Colorectal cancer screening in potential kidney donors
Evidence suggests that screening men and women aged between 55-64
year old for colorectal cancer is justified either with non-invasive
faecal occult blood (FOB) test as recommended by the UK national bowel
cancer screening program (NBCS) or with flexible sigmoidoscopy (ref 1).
Cancer screening is particularly important in potential kidney donors
where active cancer is an absolute contraindication to donation and
transmission of malignant cells to the kidney recipient is contra-
indicated. Potential living kidney donors undergo a thorough medical
assessment prior to kidney donation, including for example flexible
cystoscopy if asymptomatic microscopic haematuria is detected.
We investigated the current cancer screening practice, including
colorectal cancer, in living kidney donor assessment units in UK
transplant centres. Whilst breast cancer and cervix cancer screening,
through national UK programs, are checked in most of the centres for
potential donors of appropriate age, it appears that of the 25 UK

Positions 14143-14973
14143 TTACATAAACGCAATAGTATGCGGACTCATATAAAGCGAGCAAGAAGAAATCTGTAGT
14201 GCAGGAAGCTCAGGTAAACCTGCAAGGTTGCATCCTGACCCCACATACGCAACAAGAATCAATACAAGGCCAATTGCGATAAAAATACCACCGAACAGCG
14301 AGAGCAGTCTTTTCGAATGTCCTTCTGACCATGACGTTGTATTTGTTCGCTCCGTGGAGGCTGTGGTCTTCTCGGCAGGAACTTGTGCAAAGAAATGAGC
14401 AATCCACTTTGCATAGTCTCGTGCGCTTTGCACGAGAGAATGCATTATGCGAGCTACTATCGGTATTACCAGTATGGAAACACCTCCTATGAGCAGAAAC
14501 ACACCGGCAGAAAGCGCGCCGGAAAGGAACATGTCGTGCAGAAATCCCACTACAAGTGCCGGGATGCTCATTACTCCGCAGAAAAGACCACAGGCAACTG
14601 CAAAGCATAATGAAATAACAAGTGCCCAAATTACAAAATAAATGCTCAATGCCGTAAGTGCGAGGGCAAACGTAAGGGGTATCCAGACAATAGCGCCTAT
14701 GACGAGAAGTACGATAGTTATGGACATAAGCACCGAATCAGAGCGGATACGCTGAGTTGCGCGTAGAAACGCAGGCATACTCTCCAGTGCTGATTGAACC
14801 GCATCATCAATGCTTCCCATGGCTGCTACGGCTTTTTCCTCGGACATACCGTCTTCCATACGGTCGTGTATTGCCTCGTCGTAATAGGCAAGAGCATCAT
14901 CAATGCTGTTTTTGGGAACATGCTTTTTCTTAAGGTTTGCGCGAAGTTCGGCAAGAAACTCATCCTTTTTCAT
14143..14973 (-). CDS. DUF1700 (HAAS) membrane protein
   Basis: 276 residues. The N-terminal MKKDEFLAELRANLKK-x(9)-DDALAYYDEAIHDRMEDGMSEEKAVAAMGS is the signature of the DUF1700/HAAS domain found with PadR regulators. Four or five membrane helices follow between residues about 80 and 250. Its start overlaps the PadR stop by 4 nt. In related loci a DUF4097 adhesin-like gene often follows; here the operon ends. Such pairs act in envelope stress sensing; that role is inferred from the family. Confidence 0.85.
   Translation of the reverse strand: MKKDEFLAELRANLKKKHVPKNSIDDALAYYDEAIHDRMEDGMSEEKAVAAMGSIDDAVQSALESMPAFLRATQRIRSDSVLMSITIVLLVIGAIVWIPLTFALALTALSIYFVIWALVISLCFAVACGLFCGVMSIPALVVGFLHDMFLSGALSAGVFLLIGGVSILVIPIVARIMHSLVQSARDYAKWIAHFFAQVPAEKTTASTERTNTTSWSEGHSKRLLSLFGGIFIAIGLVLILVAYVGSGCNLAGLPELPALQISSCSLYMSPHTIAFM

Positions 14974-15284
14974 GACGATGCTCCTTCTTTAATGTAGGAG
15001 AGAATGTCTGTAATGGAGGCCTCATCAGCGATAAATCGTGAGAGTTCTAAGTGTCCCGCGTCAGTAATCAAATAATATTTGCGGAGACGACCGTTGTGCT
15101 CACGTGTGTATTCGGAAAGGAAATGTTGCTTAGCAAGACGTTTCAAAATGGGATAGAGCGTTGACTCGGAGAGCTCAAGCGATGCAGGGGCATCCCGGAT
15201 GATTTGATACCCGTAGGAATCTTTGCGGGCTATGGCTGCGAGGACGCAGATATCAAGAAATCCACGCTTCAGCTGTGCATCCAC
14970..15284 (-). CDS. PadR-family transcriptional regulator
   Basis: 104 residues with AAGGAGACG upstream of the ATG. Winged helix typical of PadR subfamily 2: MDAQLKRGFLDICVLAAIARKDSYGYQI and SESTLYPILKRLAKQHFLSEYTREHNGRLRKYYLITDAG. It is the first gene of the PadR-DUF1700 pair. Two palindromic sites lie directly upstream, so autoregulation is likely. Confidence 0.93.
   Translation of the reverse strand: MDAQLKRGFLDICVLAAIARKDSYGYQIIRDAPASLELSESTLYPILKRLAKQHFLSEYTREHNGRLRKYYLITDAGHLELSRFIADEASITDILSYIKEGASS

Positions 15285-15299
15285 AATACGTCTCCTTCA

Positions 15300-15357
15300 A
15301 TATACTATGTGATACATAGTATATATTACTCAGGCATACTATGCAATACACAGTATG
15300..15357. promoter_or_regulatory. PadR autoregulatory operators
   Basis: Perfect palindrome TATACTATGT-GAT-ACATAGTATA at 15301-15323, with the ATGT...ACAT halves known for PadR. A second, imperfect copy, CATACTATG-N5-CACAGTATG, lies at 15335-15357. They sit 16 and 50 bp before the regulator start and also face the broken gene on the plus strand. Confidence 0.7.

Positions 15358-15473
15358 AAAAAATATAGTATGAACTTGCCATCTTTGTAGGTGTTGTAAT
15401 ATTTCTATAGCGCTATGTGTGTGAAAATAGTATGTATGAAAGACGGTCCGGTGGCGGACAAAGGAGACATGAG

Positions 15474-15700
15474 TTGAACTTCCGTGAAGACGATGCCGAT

transplant centres only one centre screens for colorectal cancer.
Since 2002, 3 living kidney donors in our unit have been diagnosed with colorectal cancer shortly after donating a kidney.
This has required close surveillance of the recipient and potentially sub-optimal chemotherapy for the donor diagnosed with cancer who now has
We suggest that that it is imperative to screen potential kidney donors
age 60-69 for colorectal cancer, although the best tool in this population
has yet to be investigated. Perhaps lowering the starting age range to 55
years may be important in potential kidney donors?
1. Michael Bretthauer
Which tool is best for colorectal cancer screening?
BMJ 2010;340:c2831, doi: 10.1136/bmj.c2831 (Published 1 June 2010)
Competing interests: No competing interests